By Marc Sani
SEATTLE, WA—Three employees from Dave Guettler’s River City Bicycles were swamped with work as hundreds, if not several thousand cyclists, clogged a major food stop on the annual Seattle-to-Portland Bicycle Classic—best known as the STP.
Guettler and his staff have supported the ride for years; Guettler calls it an amazing event. “When I first got to Portland I couldn’t believe what a big deal it was. I was amazed. So many people from Portland were either doing it or supporting it, that nobody was coming into the store that weekend,” Guettler said.
The Classic, organized by the Cascade Bicycle Club, fields more than 10,000 riders for the two-day event, a 204-mile trek from the University of Washington in downtown Seattle to Holladay Park in northeast Portland. And this year’s 32nd annual event was no different—thousands of riders of every ability, riding every conceivable type of wheeled conveyance, stretched for miles through the lush valleys, rolling farmland and deep green forests of western Washington and Oregon.
For Chuck Ayers, the club’s executive director, the ride signifies the impact cycling can have on communities big and small when organizers, volunteers and sponsors work together. It’s also a financial shot-in-the-arm for the club, which boasts 14,500 dues-paying members and annual revenue projected to top $3.5 million by year’s end. It’s safe to say that the Cascade Bicycle Club is the biggest regional cycling club in the nation.
One member benefit is a shot at early registration for the STP before it sells out. Members trim $10 off the $100 entry fee and kids register for $47. The club also offers add-on services like a $62 bus trip back to Seattle from Holladay Park, a $31 shipping fee for your bike, a $10 daily parking fee, $10 for a timing chip as well as late fees. And if you want to register by mail it’s $115 for adults and $55 for kids.
Fees to join the club are modest: $35 for a one-year membership, families pay $65 a year, and low-income students can join for $15. The club also has a variety of multi-year memberships as well as higher levels for advocates.
Ayers, 54, and the father of two, was teaching at the University of Washington in the School of Social Work and compiling research for a doctorate, when his wife spotted an ad for the club’s executive director position. He took the job and never finished his Ph.D.
Ayers, a former union organizer, community activist and Outward Bound leader, concluded running the club would be an excellent fit for his skills. And, despite some ups and downs with the club’s board of directors, he’s proven himself an able organizer and an astute businessman. When he took over 14 years ago, he had a staff of four and a $500,000 budget. Today, he has a staff of 26, plus four Americorp volunteers and a revenue stream most small businesses would envy.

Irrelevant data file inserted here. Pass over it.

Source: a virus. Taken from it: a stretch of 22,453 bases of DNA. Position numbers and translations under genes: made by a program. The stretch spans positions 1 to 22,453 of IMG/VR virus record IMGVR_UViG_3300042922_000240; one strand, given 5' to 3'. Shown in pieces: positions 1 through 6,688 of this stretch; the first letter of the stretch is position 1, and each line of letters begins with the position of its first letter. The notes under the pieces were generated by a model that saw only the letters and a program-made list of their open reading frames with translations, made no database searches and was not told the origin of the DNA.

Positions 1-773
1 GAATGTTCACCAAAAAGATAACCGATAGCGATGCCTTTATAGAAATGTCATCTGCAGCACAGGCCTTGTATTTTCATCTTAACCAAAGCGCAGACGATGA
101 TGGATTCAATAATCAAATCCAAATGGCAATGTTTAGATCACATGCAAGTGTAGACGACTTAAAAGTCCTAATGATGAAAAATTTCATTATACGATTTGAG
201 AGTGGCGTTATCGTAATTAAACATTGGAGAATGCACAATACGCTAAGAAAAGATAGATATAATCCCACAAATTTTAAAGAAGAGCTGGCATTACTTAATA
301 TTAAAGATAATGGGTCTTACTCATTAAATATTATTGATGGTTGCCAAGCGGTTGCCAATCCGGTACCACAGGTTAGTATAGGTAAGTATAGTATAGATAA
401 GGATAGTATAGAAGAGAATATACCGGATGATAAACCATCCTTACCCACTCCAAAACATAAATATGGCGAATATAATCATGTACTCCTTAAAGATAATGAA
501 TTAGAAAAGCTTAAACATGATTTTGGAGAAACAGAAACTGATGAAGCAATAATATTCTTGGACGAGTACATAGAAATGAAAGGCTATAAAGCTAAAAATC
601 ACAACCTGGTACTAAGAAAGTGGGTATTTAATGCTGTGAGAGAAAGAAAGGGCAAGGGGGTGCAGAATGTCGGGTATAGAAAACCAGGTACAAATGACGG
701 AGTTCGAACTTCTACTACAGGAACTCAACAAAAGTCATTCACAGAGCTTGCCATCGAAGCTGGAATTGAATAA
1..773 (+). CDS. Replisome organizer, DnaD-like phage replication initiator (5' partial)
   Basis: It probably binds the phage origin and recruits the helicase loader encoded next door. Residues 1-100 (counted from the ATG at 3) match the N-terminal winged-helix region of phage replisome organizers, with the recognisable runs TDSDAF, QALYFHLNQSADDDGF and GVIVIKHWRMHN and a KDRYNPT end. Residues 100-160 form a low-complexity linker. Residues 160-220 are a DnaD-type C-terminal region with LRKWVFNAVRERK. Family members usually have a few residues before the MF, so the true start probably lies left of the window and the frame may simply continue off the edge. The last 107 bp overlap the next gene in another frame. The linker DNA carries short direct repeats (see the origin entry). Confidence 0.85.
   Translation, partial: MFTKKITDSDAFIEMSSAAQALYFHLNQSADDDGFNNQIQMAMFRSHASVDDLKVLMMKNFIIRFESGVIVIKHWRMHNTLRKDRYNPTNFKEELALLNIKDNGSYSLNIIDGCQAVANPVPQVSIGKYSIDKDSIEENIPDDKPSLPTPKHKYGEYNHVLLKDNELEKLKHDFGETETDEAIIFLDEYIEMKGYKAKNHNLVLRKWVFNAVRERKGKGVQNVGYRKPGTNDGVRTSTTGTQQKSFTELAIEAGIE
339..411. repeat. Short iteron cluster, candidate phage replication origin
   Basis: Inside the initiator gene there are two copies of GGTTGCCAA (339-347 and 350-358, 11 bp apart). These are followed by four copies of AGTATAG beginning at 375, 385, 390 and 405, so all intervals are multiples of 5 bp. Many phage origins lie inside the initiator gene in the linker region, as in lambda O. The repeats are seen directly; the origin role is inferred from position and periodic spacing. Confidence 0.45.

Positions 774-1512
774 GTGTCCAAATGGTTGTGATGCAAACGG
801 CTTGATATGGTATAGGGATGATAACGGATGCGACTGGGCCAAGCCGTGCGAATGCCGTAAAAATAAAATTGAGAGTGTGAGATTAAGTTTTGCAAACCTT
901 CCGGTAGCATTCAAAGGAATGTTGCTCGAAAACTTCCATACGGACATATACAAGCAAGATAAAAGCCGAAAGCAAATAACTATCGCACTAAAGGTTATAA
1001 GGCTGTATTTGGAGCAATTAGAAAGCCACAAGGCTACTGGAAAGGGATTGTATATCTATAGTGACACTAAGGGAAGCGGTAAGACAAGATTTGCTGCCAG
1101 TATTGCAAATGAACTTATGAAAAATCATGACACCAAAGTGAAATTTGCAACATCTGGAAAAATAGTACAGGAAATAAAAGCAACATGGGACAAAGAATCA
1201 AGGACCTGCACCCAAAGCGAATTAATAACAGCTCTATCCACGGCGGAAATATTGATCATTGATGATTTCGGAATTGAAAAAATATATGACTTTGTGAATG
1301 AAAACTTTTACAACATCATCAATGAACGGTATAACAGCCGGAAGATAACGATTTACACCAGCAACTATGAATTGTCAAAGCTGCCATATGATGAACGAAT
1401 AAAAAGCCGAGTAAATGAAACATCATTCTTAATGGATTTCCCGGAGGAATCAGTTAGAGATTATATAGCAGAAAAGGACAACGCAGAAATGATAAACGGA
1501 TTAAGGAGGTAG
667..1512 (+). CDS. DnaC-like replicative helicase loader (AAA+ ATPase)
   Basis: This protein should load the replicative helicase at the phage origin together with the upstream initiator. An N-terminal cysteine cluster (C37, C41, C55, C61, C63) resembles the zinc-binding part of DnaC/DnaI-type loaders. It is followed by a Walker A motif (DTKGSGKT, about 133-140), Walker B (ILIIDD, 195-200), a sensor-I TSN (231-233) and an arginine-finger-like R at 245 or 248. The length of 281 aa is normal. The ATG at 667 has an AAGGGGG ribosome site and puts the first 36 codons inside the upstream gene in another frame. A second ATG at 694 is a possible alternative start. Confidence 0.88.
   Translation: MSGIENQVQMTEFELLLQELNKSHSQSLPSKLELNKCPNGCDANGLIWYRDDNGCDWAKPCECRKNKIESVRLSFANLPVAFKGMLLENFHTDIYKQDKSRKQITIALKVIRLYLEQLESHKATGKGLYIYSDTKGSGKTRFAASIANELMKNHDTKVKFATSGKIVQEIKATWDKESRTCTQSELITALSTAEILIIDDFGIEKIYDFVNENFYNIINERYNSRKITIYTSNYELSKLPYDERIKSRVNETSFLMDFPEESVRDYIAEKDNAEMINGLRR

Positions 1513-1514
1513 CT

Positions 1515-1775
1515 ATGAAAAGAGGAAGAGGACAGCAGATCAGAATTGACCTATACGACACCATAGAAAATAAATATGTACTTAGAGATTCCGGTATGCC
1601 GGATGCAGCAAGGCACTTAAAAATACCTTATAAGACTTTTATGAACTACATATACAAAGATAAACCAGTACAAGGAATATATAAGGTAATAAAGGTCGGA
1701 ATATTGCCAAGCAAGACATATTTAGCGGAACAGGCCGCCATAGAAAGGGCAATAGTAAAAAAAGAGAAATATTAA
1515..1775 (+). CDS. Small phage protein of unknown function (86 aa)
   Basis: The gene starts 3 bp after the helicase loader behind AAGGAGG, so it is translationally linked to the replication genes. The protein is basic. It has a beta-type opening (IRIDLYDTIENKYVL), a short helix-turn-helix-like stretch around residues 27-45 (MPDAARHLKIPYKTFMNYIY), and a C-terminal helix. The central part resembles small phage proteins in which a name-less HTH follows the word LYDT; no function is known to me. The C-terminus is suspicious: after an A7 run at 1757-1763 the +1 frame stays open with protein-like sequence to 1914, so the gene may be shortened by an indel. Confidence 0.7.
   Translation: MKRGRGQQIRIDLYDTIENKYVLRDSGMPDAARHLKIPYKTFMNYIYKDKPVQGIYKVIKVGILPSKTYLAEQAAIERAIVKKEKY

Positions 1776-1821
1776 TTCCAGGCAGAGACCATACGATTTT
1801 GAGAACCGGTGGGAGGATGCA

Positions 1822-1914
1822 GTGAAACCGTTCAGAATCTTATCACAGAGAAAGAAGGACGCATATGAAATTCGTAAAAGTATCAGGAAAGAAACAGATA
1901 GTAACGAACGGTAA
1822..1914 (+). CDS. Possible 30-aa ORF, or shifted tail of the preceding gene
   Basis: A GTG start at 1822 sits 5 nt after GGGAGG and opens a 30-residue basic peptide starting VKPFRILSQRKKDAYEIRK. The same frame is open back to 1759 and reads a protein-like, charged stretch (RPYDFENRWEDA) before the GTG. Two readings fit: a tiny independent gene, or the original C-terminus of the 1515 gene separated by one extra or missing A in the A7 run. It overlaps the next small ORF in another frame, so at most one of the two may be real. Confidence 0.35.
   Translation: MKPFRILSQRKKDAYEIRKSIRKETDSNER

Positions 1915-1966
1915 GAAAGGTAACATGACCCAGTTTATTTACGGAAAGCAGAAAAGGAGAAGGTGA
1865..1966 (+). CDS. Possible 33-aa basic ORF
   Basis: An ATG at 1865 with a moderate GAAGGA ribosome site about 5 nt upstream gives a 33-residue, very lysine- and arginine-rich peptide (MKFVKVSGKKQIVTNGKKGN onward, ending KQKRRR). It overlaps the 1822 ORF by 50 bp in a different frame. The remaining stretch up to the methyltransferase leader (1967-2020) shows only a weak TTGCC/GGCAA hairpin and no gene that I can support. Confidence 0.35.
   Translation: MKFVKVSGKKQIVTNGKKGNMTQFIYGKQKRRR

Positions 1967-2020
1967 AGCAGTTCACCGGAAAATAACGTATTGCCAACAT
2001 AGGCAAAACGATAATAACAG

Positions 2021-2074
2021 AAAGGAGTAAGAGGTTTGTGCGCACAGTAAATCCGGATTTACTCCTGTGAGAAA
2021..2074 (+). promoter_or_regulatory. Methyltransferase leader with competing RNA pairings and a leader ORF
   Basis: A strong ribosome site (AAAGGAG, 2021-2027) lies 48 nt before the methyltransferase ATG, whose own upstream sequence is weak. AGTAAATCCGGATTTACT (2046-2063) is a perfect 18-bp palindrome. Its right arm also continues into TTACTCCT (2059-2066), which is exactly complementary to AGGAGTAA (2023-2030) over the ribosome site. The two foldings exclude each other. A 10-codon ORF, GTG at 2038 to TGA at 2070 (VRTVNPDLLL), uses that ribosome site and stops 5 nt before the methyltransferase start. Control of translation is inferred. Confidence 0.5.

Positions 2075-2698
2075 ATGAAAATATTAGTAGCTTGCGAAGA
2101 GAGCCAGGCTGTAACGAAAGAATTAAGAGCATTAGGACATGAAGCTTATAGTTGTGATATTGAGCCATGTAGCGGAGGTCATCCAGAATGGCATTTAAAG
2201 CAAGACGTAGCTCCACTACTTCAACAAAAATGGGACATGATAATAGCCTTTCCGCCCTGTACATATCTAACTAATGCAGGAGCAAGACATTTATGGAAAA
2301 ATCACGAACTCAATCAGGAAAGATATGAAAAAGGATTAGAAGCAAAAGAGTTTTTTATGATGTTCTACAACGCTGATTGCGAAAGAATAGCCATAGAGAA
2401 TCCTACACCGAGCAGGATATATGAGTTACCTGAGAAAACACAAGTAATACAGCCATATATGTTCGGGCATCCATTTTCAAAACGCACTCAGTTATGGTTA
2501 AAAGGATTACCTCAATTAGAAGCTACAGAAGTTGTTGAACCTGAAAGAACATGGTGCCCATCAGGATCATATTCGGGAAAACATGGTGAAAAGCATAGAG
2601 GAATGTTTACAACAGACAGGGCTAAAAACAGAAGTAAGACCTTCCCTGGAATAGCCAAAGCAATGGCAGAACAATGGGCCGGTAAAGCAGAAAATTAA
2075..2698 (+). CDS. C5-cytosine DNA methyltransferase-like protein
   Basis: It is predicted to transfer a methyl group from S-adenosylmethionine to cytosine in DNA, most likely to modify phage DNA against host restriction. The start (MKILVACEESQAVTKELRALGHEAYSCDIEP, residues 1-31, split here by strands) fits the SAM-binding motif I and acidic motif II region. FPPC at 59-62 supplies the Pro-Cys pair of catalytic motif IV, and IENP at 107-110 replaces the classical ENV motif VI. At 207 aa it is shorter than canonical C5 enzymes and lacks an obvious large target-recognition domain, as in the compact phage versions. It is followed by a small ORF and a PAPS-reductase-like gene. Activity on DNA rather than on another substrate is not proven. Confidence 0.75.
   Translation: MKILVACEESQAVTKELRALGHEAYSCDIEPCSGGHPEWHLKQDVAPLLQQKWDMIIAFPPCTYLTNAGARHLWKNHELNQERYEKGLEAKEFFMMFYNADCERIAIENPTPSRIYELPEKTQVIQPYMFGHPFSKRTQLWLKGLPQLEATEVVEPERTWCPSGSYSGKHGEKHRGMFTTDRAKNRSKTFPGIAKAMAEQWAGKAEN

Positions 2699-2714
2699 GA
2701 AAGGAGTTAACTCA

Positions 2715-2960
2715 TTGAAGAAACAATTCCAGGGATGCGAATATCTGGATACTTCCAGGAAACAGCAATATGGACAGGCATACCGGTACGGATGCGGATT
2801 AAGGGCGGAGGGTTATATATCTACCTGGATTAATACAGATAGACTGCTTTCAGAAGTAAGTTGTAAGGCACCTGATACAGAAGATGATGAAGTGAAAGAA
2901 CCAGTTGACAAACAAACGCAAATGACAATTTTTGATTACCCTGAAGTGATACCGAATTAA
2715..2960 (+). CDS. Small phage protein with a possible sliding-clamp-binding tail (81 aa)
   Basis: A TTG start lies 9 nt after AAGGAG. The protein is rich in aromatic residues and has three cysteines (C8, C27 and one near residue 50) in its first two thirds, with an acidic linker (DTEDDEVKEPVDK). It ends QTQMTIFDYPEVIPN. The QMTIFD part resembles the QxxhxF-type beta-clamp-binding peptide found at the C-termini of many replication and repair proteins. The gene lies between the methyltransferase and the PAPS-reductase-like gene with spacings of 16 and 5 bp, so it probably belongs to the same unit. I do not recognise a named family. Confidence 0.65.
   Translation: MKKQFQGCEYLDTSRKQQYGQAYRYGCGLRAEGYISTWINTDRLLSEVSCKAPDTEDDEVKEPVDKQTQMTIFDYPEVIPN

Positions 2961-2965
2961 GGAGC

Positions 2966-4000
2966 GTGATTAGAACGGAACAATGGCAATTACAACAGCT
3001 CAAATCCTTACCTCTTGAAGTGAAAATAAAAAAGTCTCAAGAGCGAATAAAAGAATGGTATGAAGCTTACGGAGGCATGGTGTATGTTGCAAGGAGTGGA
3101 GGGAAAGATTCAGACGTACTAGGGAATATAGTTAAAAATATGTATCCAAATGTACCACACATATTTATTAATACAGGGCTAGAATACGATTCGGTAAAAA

So how is it that this vibrant non-profit can inspire so many people to participate in club rides, advocacy and other volunteer work, yet have so few industry suppliers support it and its work? “I really don’t have an answer for that,” Ayers said. But, he acknowledges, the club could and perhaps should reach out more aggressively to the industry.
“It’s just never been a priority for the industry (either). Corporate sponsors, like our title sponsor (Group Health Seattle), have focused on health initiatives and aligning themselves with our organization. We focus deeply on public health, commuting by bike and creating more sustainable and livable communities.
“The STP is a great gateway event to seek out new constituents. We’ve been approached by and sought out sponsorship from industry. But it’s mostly been in-kind. Certain products aren’t a good fit when you have other sponsors willing to pay premium sponsorship fees for a very popular, longstanding ride,” he said.
REI, with headquarters in Seattle, sponsors a major stop along the way. Beverage and food sponsors like Clif, Nuun and Jamba Juice have had tremendous success with the event. And a variety of retailers like River City Bicycles and Recycled Cycles offer tech support throughout the ride.
Meineke, who rode this year’s STP, has seen what he believes is the future for his company. Get behind and support event and cause rides, encourage and incentivize its dealers to support them, and build Raleigh’s brand among a cohort of riders who can identify with a family friendly image.
“Steve has stepped up,” Ayers said. “The industry is starting to realize growth in different areas—whether it’s commuting or recreational weekend warriors. Sponsors need to recognize the potential to engage a new audience that’s very enthusiastic about cycling,” he said.